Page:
U.S. leveraged loan issuers in the first quarter confronted the leading edge of an already dire rise in broad-sector leverage measures, even as the COVID-19 pandemic chokes off access to the new-issue marketplace in the asset class.
Lockdown dynamics bludgeoned earnings over the back half of the first quarter, and a nearly 10% year-over-year slide in EBITDA prodded the average debt-to-EBITDA figure for U.S. public filers in the S&P/LSTA Leveraged Loan Index to 5.9x, up a full turn year over year, and marking the highest leverage reading for this public sample since LCD started running this analysis in 2001.
For a yardstick comparison, that same leverage measure moved up to 5.03x at the onset of the financial crisis in the fourth quarter of 2008, representing a slimmer year-over-year rise of one-third of a turn. Leverage readings topped out at 5.25x as the recession descended in the first quarter of 2009, and would not breach that level until the final quarter of 2013. The prior high for this credit cycle was 5.54x, in the third quarter of 2014.
Loan-default projections, muted at the start of the year, are arcing higher as distressed debt levels mount, and after 11 April defaults pushed past the prior record monthly high of 10 in October 2009. Indeed, the abruptness of the economic collapse left a wide swath of issuers on the precipice at the start of the second quarter, including nearly 30% of the public filers operating with what’s broadly considered to be “outer edge” operating leverage, of greater than 7x. For context, that proportion is up from 20% in the fourth quarter, and from a cycle-low of 14.4% in 2018's final quarter.
Further, that share is now at a high for records since 2001, and well above prior crisis-period levels of 22% in the fourth quarter of 2001 and 20% in 2008's fourth quarter.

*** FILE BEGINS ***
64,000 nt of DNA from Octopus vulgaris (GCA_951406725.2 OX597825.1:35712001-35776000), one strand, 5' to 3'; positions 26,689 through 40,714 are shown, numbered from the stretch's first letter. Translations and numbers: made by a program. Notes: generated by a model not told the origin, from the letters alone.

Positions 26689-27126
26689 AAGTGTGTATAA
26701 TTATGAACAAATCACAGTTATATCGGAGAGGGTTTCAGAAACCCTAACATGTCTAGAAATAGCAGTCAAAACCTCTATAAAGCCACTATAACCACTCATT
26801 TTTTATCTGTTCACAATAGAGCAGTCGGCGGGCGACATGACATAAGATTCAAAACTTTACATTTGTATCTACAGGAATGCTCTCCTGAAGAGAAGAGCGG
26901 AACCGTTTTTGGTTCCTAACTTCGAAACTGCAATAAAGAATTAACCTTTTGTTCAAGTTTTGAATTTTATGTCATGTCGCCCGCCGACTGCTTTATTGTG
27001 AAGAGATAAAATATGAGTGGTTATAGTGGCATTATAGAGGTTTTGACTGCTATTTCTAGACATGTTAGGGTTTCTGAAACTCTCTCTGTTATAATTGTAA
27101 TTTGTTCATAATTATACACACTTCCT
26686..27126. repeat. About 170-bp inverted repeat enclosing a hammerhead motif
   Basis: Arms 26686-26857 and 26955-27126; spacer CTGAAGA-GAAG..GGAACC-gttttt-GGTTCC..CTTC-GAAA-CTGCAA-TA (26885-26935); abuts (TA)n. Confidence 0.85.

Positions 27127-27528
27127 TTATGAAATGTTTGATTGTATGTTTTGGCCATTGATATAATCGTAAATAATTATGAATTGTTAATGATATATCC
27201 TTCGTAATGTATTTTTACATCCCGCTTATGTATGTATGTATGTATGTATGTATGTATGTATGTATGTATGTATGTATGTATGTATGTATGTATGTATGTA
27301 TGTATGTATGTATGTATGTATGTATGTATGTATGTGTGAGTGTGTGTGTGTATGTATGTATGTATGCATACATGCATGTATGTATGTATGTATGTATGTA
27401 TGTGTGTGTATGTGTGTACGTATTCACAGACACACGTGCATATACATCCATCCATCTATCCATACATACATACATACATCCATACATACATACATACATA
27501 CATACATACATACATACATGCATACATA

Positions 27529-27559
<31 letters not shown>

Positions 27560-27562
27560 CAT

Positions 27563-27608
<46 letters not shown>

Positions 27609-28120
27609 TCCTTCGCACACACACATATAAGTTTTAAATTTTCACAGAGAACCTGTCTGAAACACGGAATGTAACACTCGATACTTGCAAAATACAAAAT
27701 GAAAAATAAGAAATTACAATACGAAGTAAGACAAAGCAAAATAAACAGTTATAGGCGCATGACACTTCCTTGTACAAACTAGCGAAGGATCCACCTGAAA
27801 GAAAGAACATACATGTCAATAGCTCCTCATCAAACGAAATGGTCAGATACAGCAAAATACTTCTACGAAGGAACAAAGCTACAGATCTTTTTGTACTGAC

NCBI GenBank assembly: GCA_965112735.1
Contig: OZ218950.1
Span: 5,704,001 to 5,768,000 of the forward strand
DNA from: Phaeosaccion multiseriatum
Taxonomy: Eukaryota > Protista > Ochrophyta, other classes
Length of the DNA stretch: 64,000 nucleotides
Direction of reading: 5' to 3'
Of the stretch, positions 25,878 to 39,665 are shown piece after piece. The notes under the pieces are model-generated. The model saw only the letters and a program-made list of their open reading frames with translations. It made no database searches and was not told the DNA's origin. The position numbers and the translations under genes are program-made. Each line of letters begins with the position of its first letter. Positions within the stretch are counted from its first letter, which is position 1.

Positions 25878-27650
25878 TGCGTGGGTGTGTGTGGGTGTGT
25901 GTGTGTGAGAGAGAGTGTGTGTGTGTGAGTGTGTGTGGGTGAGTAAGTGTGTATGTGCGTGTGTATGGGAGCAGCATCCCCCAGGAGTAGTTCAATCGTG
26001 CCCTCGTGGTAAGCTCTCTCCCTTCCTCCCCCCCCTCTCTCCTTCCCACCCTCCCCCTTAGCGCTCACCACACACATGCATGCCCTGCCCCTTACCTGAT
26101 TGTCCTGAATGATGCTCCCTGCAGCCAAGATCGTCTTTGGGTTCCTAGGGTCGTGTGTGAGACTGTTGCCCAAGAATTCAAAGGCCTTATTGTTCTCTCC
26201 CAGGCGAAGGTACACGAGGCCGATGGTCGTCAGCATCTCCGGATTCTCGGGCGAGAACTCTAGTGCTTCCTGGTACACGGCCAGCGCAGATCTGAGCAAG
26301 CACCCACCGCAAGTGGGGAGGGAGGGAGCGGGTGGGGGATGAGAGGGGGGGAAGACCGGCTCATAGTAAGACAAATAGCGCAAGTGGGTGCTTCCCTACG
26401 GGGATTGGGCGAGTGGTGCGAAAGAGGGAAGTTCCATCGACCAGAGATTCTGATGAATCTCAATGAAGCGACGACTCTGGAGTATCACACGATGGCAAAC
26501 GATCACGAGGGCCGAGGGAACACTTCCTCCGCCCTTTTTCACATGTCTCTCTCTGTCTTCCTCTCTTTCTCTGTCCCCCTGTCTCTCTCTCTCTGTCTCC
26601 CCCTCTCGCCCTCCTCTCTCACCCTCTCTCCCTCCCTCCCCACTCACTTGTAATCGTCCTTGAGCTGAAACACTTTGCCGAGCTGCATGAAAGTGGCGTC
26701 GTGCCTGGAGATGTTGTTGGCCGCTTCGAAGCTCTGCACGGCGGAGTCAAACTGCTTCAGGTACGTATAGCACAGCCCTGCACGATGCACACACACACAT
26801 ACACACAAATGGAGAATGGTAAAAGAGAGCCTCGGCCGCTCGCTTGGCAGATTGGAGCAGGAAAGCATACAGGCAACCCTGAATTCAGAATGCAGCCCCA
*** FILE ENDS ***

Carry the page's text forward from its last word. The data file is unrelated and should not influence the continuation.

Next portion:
The size of the sample does have its limitations. This quarter’s sample captured 199 loan issuers in the S&P/LSTA Leveraged Loan Index that filed results publicly, representing only roughly 17% of the $1.2 trillion overall loan universe. Further, the sample of public filers skew to a higher aggregate ratings profile than does the broader Index.
Still, the data describe a bright-line inflection since the onset of lockdowns, and predictably indicate relatively higher strains at the lower rungs of the ratings ladder. Notably, leverage for the sample's 40 issuers with a straight B rating mounted to 7.3x in the first quarter, from 5.9x a year earlier.
Leverage for the relatively small pool of 15 public filers rated B– swelled to 9x, up more than two full turns of leverage from the reading for the constituent sample a year ago. Even when accounting for the broad distribution of outcomes within the category (the standard deviation for this measure is 2.8x), the median level is elevated, at 8.6x (again, we'll note the small sample here).
As for the operating impact of the pandemic, the economic jolt from March's social distancing protocols left overall EBITDA for the sample down 9.5% year over year, following on from a flat reading in the fourth quarter of 2019, and slim growth rates of 2–3% over the first three quarters last year.